The international nongovernmental organization is even exploring how to develop online educational courses for refugee children, almost all of whom suffer from significant educational gaps due to displacement.
“I think there are really exciting possibilities with web-based solutions for education in environments like this that families can access with their children,” said Smith. “Cash programming is something that is becoming much more mainstream.”
Stopping refugees at source
Providing aid to internally displaced people within Syria and Iraq before they feel the need to flee their homeland is another space that is critical to preventing them from having to leave in the first place.
However, for humanitarian actors working with mobile populations in conflict zones, the growing violence in parts of Iraq and Syria have made it all but impossible to provide effective aid to increasingly vulnerable populations. This failure to meet the needs of vulnerable populations in conflict zones could easily lead to the creation of new refugees in the months to come. According to Smith, one of the major challenges facing humanitarian actors in Syria and Iraq as the conflicts increasingly become more widespread and violent is the “shrinking of the humanitarian space.”
“In Syria, as opposed to working with refugees in Lebanon or Jordan, the challenges we are facing there is just access,” he said. “People are on the move, but they are moving through dangerous areas and working with those populations is very hazardous. For example, a couple of our facilities have been hit by bombs so we had to suspend work, and one of our partners had one of their staff members killed, so it’s a difficult environment in which to provide assistance.”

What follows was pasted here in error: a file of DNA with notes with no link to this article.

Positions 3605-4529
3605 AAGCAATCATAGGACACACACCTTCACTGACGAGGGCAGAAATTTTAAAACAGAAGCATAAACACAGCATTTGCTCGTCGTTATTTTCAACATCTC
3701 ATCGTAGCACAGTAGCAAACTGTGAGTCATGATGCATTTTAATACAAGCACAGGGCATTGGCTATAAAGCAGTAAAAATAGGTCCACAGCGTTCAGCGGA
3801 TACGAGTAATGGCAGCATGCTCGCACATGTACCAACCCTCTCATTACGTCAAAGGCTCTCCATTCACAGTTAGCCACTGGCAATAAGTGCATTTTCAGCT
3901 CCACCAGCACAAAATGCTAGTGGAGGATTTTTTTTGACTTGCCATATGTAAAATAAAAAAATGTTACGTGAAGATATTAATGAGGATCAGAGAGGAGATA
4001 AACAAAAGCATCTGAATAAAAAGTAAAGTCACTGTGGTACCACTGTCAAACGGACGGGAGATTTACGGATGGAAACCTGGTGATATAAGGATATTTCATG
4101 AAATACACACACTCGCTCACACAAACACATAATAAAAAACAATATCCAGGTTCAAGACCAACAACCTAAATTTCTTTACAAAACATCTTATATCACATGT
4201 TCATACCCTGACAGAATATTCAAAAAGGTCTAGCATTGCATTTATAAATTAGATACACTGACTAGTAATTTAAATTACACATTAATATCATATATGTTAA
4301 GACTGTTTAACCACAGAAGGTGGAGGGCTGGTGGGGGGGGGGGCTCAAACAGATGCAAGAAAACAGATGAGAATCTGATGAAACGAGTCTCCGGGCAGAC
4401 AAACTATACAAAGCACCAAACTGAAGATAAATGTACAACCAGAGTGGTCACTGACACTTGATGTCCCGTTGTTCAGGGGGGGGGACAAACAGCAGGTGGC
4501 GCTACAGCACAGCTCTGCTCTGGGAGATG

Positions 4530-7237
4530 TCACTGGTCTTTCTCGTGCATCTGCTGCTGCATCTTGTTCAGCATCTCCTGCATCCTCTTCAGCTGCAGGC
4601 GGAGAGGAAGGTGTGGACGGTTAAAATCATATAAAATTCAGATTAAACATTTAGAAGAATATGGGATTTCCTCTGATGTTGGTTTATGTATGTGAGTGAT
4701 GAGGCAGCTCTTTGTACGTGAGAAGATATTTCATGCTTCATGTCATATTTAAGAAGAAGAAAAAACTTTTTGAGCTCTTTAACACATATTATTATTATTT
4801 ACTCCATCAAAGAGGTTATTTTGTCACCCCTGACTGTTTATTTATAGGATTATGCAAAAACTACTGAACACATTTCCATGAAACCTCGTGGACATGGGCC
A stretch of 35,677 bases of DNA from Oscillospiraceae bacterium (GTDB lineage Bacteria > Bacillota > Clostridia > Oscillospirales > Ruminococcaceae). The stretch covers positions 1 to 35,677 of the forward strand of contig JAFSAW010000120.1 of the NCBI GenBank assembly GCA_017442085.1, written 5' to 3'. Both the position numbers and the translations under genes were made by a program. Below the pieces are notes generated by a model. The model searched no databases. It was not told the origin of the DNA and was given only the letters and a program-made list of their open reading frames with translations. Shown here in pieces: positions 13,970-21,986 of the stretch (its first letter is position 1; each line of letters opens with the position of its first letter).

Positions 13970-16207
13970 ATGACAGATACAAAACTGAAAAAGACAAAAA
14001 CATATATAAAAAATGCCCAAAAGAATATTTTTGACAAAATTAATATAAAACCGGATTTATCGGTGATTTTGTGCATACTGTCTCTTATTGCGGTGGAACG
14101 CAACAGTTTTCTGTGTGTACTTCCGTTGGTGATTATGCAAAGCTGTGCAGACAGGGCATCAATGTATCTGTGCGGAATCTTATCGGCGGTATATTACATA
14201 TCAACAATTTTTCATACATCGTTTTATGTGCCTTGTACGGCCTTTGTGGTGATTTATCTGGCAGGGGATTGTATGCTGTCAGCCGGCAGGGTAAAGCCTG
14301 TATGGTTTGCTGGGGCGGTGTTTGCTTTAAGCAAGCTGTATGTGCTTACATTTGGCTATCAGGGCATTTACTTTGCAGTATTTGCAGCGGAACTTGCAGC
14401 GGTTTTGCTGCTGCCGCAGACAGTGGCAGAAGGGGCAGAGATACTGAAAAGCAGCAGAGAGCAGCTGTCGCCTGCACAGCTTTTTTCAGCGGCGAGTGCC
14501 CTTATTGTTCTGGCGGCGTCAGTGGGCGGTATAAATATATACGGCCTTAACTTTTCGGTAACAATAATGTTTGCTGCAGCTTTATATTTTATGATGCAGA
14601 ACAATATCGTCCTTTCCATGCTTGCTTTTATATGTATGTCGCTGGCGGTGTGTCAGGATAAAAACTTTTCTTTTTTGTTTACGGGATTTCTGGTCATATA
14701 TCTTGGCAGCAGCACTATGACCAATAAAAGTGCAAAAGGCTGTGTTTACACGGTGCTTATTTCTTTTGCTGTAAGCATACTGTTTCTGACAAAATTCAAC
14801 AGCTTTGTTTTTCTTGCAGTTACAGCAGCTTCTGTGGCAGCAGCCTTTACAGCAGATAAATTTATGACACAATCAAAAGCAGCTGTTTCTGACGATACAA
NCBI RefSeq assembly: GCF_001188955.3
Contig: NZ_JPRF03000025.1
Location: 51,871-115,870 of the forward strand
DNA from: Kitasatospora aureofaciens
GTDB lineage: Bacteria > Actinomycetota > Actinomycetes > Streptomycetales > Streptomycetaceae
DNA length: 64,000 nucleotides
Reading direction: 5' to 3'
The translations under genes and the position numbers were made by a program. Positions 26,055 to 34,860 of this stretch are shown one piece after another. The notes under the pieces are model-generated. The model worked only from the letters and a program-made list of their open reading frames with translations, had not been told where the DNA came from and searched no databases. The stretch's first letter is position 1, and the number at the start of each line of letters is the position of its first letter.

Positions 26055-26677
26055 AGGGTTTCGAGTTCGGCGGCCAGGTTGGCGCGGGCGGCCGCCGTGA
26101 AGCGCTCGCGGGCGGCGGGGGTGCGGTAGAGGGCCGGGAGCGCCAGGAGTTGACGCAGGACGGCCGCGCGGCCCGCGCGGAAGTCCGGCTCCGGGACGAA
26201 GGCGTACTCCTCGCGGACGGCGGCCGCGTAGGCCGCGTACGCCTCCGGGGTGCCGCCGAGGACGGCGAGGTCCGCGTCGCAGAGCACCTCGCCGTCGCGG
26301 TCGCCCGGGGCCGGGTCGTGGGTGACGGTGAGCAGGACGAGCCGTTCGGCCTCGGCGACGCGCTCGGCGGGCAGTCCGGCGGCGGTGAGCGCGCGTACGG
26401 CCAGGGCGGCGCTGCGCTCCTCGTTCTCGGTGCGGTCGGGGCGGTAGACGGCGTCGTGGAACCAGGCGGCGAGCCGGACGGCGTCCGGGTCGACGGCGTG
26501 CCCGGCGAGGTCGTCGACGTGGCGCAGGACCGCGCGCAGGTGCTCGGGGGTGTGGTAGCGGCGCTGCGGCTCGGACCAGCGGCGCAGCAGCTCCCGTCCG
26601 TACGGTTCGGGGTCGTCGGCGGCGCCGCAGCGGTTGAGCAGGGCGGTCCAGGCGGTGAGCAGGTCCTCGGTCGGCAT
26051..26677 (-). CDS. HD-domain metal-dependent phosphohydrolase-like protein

In practice, this means that large international organizations become increasingly reliant on local partners based inside the conflict zones.
“We have a number of Syrian partners that are working in those areas — and that’s where they want to work,” said Smith. “Even so, this can present a moral dilemma, and we need to ask ourselves whether we are asking them to take risks we are not willing to take. It’s something we need to think about.”
Smith advises organizations working with local partners in conflict areas to develop intentional partner strategies before beginning the partnership — and think about how to best work with the partner, provide them with any training they might need, and address any capacity issues they might have.
Managing funding challenges
As the world is flooded with images of large crowds of asylum-seekers landing in boats on the Greek islands, or stranded at border checkpoints, securing sustainable funding is becoming a challenge for all organizations.
“There’s a concern over what we call donor fatigue, and an impatience with the revolving door problem,” said Joel Millman, spokesman for the International Organization for Migration. “They want to see how to stop people from taking these dangerous voyages, and they aren’t necessarily happy with how the containment of this issue is going.”